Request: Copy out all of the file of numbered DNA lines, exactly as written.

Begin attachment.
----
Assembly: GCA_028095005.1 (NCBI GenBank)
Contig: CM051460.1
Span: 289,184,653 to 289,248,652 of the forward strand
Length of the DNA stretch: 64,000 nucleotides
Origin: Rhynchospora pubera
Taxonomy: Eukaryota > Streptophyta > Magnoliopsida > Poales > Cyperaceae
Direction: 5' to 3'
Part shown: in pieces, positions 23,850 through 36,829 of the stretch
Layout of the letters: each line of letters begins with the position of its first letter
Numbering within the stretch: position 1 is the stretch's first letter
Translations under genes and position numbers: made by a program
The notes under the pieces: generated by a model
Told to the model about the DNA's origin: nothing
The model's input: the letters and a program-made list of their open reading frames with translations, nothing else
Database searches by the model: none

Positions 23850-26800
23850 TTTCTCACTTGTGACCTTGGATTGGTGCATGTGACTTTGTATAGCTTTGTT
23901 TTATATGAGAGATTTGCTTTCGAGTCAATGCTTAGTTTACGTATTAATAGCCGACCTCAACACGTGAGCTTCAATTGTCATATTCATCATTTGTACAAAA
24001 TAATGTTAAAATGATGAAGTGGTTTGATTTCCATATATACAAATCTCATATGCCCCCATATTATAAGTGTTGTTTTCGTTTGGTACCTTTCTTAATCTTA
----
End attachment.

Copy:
Assembly: GCA_028095005.1 (NCBI GenBank)
Contig: CM051460.1
Span: 289,184,653 to 289,248,652 of the forward strand
Length of the DNA stretch: 64,000 nucleotides
Origin: Rhynchospora pubera
Taxonomy: Eukaryota > Streptophyta > Magnoliopsida > Poales > Cyperaceae
Direction: 5' to 3'
Part shown: in pieces, positions 23,850 through 36,829 of the stretch
Layout of the letters: each line of letters begins with the position of its first letter
Numbering within the stretch: position 1 is the stretch's first letter
Translations under genes and position numbers: made by a program
The notes under the pieces: generated by a model
Told to the model about the DNA's origin: nothing
The model's input: the letters and a program-made list of their open reading frames with translations, nothing else
Database searches by the model: none

Positions 23850-26800
23850 TTTCTCACTTGTGACCTTGGATTGGTGCATGTGACTTTGTATAGCTTTGTT
23901 TTATATGAGAGATTTGCTTTCGAGTCAATGCTTAGTTTACGTATTAATAGCCGACCTCAACACGTGAGCTTCAATTGTCATATTCATCATTTGTACAAAA
24001 TAATGTTAAAATGATGAAGTGGTTTGATTTCCATATATACAAATCTCATATGCCCCCATATTATAAGTGTTGTTTTCGTTTGGTACCTTTCTTAATCTTA